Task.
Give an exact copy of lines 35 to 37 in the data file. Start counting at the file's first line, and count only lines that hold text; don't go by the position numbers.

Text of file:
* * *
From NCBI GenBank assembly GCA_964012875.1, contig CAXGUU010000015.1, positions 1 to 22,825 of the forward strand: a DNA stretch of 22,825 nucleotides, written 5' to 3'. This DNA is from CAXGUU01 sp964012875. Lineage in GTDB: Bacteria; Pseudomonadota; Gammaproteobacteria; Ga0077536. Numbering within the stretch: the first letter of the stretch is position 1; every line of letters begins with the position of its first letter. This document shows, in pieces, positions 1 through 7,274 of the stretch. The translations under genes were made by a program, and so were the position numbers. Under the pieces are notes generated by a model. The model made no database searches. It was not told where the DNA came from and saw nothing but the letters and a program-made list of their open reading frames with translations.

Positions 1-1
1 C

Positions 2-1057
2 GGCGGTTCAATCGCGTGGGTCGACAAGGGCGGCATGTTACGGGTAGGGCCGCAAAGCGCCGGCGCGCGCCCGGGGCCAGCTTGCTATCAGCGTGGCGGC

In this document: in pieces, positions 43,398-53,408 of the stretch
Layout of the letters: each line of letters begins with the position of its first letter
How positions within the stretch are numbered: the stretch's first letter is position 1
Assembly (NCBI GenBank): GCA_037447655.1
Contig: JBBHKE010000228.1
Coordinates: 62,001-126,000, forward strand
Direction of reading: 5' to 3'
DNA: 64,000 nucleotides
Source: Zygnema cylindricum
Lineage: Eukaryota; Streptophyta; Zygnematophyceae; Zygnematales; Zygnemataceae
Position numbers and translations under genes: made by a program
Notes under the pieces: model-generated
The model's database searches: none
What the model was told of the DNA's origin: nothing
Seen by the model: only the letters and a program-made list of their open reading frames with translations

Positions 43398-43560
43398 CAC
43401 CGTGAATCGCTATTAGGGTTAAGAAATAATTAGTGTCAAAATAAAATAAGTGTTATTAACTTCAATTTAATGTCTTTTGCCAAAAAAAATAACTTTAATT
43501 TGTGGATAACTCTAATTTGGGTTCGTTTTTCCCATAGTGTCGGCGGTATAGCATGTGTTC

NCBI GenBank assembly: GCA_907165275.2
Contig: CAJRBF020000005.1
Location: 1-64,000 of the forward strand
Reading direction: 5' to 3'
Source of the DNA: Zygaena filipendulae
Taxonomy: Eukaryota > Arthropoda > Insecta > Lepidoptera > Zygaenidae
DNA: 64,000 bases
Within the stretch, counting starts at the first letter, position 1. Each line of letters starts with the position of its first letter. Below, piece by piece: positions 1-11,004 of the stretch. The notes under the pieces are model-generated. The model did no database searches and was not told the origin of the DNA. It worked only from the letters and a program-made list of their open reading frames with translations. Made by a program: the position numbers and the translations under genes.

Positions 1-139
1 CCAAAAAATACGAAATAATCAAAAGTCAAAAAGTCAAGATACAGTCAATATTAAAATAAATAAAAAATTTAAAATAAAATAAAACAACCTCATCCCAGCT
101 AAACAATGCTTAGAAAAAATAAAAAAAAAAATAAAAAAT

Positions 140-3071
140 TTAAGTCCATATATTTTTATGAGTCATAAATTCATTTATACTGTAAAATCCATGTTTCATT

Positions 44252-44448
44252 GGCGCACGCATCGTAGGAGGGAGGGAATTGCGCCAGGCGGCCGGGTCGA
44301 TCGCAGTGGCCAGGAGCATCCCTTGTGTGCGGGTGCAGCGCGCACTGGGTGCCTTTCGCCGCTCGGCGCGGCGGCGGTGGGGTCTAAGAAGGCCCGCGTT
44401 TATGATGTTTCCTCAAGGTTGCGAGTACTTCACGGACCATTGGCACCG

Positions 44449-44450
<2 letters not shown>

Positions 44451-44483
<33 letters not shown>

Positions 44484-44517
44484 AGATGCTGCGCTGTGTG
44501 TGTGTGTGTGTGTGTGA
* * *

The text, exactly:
101 AAACAATGCTTAGAAAAAATAAAAAAAAAAATAAAAAAT

Positions 140-3071
140 TTAAGTCCATATATTTTTATGAGTCATAAATTCATTTATACTGTAAAATCCATGTTTCATT